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Old 03-09-2017, 07:49 PM   #1
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Making cheese 2016 into 2017

I started making soft cheeses last fall. It takes a while to accumulate all the equipment and ingredients.

I started with mozzarella which is the hardest cheese in my opinion. Then I started making curds. Both turned out great with an occasional ricotta cheese.

Then I got my refrigerator 'cheese cave' set up recently. My cheese press is half assembled now. I have two homemade molds and although I was limited to only 30 lbs of pressure up to now, I was able to make some cheeses this winter.

I've done about 20 gallons of milk for ricotta, mozzarella, and curds. Recently I made three soft 'pressed cheeses', havarti, butterkase, and caerphilly, each are ripening in ripening boxes in the cheese cave. I turn or wash them twice a week. The havarti will be waxed in 3 weeks then ripened another 2 weeks to eat. The butterkase is waxed and will be ready to eat in 3 weeks. The caerphilly will be ready to eat in a couple weeks. Each of the soft press cheeses are just shy of 5 lbs each.

Today I made a 4 gallon batch of mozzarella, as the guys here are crazy for pizza and motz sticks and they have the metabolism to be able to eat that at their leisure.

There are bound to be failures along the way but I am keeping my hope up. Here are two pictures.

The first is the cheese cave with ripening boxes with the cheese in them, the vinegar and brine solutions I use, a bucket of water with a towel to keep the humidity very very high. The temperature in the cheese cave is between 52 and 57 degrees F.



This second picture is a picture of the havarti, and you can see the lines in the surface made by the sushi mats.



Next cheeses will be parmesan, romano, colby, and cheddar, multiples of each so they can age for a long time. It is a fun hobby--though it might be more seasonal because I'm a gardener and canner in the summer.

For recipes and reference I use Gavin Webber videos and blog which are both free. He resides in Australia and does a mighty fine job of explaining things.
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Old 03-09-2017, 08:08 PM   #2
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That looks terrific ( and like fun too)
I tried making Mozzarella once , and almost burned my fingers, and all I wound up with was a ball of cheese smaller than a golf ball.

I occasionally make paneer, but the store bought is better .
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Old 03-09-2017, 10:32 PM   #3
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Looks like fun..I wish I had the time....I would love to do it...
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Old 03-10-2017, 10:34 AM   #4
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That looks terrific ( and like fun too)
I tried making Mozzarella once , and almost burned my fingers, and all I wound up with was a ball of cheese smaller than a golf ball.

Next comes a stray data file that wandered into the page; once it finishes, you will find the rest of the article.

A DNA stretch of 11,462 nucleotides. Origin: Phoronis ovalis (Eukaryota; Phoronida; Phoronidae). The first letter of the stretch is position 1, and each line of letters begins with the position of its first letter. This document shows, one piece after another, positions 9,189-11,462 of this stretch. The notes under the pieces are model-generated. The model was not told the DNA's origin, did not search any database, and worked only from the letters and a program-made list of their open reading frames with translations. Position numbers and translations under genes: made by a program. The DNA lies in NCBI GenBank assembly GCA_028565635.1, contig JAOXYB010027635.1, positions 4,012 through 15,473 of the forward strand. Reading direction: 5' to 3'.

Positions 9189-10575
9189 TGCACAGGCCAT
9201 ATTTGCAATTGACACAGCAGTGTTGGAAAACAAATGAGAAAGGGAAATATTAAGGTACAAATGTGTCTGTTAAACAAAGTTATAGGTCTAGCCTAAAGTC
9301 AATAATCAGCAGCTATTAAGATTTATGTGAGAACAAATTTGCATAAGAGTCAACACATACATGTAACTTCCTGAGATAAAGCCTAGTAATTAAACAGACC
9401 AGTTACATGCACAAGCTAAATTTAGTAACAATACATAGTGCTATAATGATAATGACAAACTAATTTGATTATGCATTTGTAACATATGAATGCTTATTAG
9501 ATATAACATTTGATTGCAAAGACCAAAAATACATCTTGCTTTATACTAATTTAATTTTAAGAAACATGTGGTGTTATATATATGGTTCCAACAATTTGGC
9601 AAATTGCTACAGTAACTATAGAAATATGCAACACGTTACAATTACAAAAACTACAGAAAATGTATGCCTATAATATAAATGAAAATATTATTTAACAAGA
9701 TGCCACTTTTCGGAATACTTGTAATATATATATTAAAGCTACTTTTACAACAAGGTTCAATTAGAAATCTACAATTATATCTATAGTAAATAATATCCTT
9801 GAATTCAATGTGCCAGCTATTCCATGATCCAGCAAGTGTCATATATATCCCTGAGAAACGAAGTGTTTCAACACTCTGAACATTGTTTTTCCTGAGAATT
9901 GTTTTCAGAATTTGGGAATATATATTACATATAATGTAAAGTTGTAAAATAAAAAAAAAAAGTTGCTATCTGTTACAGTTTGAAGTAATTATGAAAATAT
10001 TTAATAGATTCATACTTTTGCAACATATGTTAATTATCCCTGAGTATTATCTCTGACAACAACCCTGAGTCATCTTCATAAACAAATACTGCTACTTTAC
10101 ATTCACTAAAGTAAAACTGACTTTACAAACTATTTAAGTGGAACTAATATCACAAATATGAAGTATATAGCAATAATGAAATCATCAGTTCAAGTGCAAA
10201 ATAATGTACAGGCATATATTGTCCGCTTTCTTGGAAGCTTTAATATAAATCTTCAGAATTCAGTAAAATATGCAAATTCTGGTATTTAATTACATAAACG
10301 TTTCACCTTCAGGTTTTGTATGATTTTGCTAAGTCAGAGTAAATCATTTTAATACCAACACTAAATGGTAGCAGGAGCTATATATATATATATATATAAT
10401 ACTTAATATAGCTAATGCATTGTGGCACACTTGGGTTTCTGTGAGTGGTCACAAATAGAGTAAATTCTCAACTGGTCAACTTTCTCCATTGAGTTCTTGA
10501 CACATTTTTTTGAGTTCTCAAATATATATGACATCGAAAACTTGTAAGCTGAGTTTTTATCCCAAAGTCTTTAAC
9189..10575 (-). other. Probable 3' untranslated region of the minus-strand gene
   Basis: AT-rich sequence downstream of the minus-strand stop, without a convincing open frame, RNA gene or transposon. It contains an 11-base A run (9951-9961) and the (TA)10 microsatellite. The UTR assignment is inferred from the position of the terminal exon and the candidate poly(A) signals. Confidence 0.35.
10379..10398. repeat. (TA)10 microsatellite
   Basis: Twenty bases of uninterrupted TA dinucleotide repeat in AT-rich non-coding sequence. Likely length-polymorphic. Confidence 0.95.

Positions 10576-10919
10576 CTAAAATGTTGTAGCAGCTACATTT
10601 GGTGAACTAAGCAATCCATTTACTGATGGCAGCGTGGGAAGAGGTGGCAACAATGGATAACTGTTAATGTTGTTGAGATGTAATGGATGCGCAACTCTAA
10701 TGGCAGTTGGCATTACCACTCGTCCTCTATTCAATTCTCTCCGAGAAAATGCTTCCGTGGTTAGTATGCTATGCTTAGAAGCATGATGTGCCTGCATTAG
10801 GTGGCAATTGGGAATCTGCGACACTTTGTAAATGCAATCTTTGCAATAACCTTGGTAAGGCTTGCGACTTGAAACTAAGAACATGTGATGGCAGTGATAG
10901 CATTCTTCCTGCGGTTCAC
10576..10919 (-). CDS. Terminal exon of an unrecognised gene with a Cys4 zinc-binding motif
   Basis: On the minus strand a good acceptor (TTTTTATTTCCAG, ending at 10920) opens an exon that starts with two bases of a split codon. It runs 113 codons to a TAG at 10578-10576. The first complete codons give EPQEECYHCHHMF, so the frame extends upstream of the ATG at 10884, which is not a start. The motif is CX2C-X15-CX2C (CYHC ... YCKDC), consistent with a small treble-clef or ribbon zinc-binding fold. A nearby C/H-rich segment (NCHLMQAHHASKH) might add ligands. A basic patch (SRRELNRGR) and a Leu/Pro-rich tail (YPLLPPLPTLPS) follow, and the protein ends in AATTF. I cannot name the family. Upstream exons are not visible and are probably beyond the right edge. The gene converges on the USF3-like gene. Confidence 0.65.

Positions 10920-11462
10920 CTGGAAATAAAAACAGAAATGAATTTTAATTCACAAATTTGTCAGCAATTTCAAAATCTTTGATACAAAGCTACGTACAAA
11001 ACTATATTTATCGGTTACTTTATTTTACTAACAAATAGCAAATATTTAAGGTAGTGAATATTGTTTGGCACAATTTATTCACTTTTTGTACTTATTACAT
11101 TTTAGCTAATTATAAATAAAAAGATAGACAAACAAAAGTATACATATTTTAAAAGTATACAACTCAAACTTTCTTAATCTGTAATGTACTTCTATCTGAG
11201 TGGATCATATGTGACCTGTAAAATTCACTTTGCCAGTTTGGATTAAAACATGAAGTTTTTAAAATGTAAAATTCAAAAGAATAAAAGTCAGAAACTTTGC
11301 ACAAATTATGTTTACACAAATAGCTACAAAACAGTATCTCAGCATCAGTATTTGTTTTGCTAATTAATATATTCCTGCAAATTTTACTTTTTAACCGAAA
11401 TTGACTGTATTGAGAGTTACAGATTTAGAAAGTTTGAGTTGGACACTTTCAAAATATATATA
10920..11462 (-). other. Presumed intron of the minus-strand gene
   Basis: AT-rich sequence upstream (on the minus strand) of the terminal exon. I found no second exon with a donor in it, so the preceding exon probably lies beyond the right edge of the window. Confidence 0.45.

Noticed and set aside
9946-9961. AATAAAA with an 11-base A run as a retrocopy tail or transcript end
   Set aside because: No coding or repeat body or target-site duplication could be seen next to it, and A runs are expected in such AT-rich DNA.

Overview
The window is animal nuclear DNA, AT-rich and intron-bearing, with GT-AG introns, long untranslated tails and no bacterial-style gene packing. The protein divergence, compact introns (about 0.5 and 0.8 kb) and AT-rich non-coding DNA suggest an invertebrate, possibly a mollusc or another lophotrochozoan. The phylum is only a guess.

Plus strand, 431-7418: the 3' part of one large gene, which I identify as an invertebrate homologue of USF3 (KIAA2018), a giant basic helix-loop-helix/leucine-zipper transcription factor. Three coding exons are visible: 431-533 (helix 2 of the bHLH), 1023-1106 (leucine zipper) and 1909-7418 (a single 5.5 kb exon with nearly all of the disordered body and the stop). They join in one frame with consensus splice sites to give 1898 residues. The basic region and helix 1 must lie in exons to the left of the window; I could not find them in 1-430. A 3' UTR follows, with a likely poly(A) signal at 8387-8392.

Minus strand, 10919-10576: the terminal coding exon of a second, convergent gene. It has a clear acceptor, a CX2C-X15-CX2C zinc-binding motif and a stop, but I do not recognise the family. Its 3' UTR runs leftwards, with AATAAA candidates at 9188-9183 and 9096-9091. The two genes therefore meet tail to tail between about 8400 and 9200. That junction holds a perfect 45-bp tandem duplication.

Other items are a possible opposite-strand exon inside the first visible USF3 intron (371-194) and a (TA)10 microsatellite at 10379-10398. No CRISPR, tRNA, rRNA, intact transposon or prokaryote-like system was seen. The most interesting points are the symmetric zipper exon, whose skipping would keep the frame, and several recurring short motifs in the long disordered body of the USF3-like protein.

I occasionally make paneer, but the store bought is better .
Since mozzarella doesn't require a cheese cave or aging, or a mold, or a press, people believe that it is an easy cheese to make. The method of making mozza is a little more difficult, the ph has to be just right, and the method of handling it is a little touchy. I made one 4 gallon batch yesterday and ended up with three big bowls of curds/whey. 2 out of the 3 turned out perfect and I had a little trouble with one bowl, and I believe it was the way I was physically handling it was the problem. I was mashing it a little instead of patting and squeezing it a little. I ended up with too much whey and the curds weren't sticking together. I was in too much of a hurry to do a good job on that one bowl.

I use rubber gloves to handle the hot curd. A good yield for cheese is 1.25 lbs of cheese per gallon of milk, if I'm lucky. Still, it is fun even when it doesn't turn out perfect, and it is still edible.

Cheese making is more like baking than cooking. The amounts of ingredients are touchy, the timing of the heat is touchy, when to stir, when to let it rest, putting it in a mold, pressing it for a number of lbs of pressure for so many minutes, turn, rewrap, press again. Dry or age or wax in some combination.

I decided to do this because with 3 of us here we go through a lot of cheese. Our milk prices are pretty low in the midwest and we like 'expensive' cheeses when we can fit them in the budget.

If you end up giving it a try, make sure you have either raw or your own milk supply or find recipes that are for store bought milk. Before investing in a cheese cave/old refrigerator with temp controller, or a press, there are ingenious ways to mimic those conditions temporarily until you decide you want to get into it with more equipment. A cheese cave can by used to dry and age sausage/hams too, another use for one.

The point is, I guess, it has been fun and I hope to continue to make cheeses this year when I'm not busy gardening and canning and dehydrating and freezing food. Winter is always a lull in activities around here and cheese has been useful and delicious as a hobby.